10 Anime Dubs That Changed Characters’ Personalities

Every time an anime character is dubbed, some changes are inevitable. This usually amounts to changing a few references and rewording bits of dialogue. However, there are times when a character is basically rewritten for a new language.

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Thanks to localized scripts and new voice actors, these characters took on a different personality when they arrived in the West. This, however, was not a bad thing, as these changes often found praise among fans and even the anime’s creators.

10 Osomatsu-San — Ichimatsu Matsuno became more nervous and more comically nihilistic

Ichimatsu joins the mixer at Osomatsu San

the thing about Osomatsu-san Ichimatsu is that his dark character is a front. Although he often says that he wishes he and his siblings were dead, the truth is that he truly cares about them and doesn’t mind living. If Jun Fukuyama let bits of Ichimatsu’s softer side seep through the cracks, Kyle McCarley dialed the advantage of him for comedic effect.

In Japanese, it was obvious that although Ichimatsu liked to be sarcastic, he made sure to never cross the line. Meanwhile, in English, Ichimatsu made no such pretense and let his words cut as deep as they could. Also, thanks to a less restrained English script, Ichimatsu was rendered even more nervous and perverted than he already was.

9 Kiki’s Delivery Service – Jiji became more cheeky and more sarcastic

Jiji finds a cat mug at Kikis delivery service

When Kiki arrived in the big city in Kiki’s Delivery Service, brought along his loyal cat Jiji. While Kiki’s characterization as a precocious child was consistent across the Japanese and English dubs, Jiji’s personality differed widely depending on the language spoken. In short, Rei Sakuma portrayed Jiji as cautious and reserved, while Phil Hartman made him outspoken and sarcastic.

This was because when Disney acquired the rights to Kiki’s Delivery Service by Studio Ghibli, they allowed Hartman to improvise as much as he wanted instead of following the original script. Moments of dead air and silence were then filled with Hartman’s sardonic colored commentary, which in turn gave Kiki and her cat a very different dynamic from their Japanese originals.

8 Sk8 The Infinity — Adam became more flamboyant and playful

Adam performs the love hug in Sk8 The Infinity

On sk8 The Infinity, Ainosuke Shindo may be a respected politician by day, but his true power only manifests in the “S” underground skater paradise. At night, Ainosuke becomes the legendary figure skater Adam, whose menacing presence is perfectly played by Takehito Koyasu’s fearsome baritone. As expected, Koyasu also voiced Dio in JoJo’s Bizarre Adventure.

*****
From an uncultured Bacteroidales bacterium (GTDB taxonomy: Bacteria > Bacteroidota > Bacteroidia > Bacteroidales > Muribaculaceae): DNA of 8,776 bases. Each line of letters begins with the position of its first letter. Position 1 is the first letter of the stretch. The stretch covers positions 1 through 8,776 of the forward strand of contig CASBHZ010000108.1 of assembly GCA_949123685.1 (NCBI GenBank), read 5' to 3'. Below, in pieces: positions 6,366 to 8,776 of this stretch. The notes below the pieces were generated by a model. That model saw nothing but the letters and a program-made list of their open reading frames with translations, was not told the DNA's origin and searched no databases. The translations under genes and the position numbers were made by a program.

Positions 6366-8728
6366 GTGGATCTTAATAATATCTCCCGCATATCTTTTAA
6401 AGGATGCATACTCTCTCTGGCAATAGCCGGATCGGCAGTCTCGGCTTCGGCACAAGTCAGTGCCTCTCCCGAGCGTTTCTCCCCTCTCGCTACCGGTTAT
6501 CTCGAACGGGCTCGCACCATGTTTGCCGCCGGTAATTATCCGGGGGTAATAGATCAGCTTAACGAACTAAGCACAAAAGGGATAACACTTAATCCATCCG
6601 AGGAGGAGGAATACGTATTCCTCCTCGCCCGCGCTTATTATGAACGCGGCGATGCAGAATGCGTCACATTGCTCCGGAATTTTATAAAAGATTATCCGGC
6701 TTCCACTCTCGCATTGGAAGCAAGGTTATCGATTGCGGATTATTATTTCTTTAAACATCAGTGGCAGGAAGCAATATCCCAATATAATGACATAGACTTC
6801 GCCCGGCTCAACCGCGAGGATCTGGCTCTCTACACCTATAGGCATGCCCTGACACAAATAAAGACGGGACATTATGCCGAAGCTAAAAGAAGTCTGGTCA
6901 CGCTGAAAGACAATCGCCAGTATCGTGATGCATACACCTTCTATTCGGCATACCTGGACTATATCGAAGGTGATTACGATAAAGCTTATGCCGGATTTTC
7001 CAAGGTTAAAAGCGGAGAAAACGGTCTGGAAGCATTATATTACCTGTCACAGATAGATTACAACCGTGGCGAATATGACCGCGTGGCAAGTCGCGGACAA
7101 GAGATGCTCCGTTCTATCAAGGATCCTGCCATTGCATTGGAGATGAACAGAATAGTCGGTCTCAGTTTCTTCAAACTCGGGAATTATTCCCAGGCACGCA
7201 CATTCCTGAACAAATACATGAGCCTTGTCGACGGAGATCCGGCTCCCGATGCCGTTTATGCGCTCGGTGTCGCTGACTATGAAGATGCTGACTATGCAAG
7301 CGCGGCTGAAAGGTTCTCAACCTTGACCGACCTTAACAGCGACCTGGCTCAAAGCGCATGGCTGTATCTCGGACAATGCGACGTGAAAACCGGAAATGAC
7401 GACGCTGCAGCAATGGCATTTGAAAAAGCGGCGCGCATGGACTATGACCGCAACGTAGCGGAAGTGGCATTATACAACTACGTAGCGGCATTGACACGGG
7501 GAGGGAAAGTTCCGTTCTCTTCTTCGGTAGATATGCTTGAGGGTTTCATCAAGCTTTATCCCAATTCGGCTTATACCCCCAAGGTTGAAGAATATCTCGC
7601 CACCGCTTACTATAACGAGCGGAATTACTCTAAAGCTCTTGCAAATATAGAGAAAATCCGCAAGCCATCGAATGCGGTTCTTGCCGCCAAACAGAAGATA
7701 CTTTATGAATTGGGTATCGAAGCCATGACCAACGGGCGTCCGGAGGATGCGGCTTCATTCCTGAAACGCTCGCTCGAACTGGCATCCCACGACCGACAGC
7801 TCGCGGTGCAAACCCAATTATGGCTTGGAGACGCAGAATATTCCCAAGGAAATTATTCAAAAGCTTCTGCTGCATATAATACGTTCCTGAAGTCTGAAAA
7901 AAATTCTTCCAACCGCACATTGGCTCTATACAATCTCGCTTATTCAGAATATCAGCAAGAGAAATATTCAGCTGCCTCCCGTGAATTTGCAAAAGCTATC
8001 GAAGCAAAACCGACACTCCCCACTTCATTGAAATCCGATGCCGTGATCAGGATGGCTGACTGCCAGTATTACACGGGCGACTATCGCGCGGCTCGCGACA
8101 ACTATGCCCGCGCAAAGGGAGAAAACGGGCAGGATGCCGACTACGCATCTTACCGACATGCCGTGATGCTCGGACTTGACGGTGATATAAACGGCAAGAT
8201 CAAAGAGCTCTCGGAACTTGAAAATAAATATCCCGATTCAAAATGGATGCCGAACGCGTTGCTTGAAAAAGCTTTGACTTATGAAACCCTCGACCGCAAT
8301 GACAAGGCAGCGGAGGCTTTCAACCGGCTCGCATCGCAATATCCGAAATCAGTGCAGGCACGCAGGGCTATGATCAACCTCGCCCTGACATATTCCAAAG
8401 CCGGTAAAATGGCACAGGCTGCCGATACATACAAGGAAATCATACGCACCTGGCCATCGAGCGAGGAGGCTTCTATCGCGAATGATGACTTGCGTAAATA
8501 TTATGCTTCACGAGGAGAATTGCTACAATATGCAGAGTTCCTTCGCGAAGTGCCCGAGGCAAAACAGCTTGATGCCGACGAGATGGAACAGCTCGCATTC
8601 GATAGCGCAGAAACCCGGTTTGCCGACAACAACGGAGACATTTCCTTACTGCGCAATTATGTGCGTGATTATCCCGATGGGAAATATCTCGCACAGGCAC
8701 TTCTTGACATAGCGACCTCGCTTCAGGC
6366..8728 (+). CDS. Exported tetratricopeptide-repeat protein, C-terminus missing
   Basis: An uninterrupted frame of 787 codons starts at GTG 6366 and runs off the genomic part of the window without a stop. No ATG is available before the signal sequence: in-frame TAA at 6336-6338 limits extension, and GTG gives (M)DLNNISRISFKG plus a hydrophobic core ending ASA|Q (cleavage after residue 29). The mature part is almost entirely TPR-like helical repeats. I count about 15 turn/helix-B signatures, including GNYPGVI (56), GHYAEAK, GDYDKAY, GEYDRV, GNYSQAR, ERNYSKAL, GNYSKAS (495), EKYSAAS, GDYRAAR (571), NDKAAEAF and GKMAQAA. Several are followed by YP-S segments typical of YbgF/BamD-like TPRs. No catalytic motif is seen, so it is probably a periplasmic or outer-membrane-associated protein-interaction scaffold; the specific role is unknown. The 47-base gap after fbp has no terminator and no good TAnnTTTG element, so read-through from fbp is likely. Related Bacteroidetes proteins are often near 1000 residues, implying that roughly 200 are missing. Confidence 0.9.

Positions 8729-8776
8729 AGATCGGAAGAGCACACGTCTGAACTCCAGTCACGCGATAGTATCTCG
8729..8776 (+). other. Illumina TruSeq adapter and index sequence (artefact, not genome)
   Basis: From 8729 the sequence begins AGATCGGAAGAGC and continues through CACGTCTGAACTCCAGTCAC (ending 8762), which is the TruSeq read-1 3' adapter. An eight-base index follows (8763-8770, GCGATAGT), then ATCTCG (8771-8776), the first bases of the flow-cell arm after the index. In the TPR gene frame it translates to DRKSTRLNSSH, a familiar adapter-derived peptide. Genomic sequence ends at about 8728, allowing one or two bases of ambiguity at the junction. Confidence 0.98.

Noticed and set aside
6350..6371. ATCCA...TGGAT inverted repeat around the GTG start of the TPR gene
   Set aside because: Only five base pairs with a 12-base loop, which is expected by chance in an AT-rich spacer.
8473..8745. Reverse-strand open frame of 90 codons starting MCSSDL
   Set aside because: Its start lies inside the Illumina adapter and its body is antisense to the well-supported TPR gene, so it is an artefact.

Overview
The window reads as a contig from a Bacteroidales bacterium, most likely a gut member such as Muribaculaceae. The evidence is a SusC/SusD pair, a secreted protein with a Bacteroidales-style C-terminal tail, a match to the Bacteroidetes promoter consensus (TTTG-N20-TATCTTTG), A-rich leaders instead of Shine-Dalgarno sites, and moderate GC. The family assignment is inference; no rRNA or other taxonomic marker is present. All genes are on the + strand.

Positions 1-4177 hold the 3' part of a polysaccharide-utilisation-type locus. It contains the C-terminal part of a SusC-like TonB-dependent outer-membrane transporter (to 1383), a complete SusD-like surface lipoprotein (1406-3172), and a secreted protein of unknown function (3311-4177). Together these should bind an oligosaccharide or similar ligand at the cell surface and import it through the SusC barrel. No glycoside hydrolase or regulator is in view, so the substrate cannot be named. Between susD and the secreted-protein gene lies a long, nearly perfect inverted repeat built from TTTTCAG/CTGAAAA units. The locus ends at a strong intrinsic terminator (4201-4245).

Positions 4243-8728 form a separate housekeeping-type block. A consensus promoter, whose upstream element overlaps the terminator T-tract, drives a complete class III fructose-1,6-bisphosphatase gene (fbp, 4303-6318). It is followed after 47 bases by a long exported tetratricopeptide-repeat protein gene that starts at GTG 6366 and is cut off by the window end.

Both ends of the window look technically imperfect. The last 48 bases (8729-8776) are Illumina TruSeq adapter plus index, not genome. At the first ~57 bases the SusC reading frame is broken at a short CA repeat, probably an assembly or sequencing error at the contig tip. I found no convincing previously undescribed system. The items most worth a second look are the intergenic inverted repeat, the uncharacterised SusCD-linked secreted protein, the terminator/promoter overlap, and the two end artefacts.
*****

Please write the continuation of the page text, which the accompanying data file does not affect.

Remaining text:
If Adam was fearsome in the sk8 infinity Japanese dubbing, it was mischievous in localization. David Wald gave Adam a more playful personality, as seen in the way he would flirt with his rivals, while Koyasu simply looked down on them. Wald’s performance gave Adam’s angst a new edge, as he emphasized his childlike immaturity while Koyasu highlighted his villainy.

7 Cardcaptor Sakura (2000) – Sakura Kinomoto got braver

Sakura pouts at the dinner table in Cardcaptor Sakura.

When card captor sakura started, Sakura was 10 years old. As such, Sakura’s long-time Japanese voice actress, Sakura Tange, portrayed her in the most childlike and innocent way she could. In contrast, the first dub of the anime (titled card catchers) rewrote Sakura to be more precocious and tomboyish, while cutting scenes of her crying or being childish.

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The licensing company Nelvana and the Kids WB! did this under the belief that anime’s largest audience in 2000 was predominantly male, so they reworked Sakura (voiced by Carly McKillip) into a tough but brave heroine. card captor sakura the re-releases were more true to the text, although they kept Sakura’s new attitude to some extent.

6 Pokemon: The Series: Meowth Became A Street Smart Tough Guy

Meowth proposes a plan in the Pokémon series

When Pokemon came to the United States for the first time, many of the characters’ personalities changed thanks to the new script and the new actors. Of all the characters, the Team Rocket Trio (and especially Meowth) arguably changed the most. If Jessie and James were more stupid than their original versions, the smarter side of Meowth was almost eliminated in English.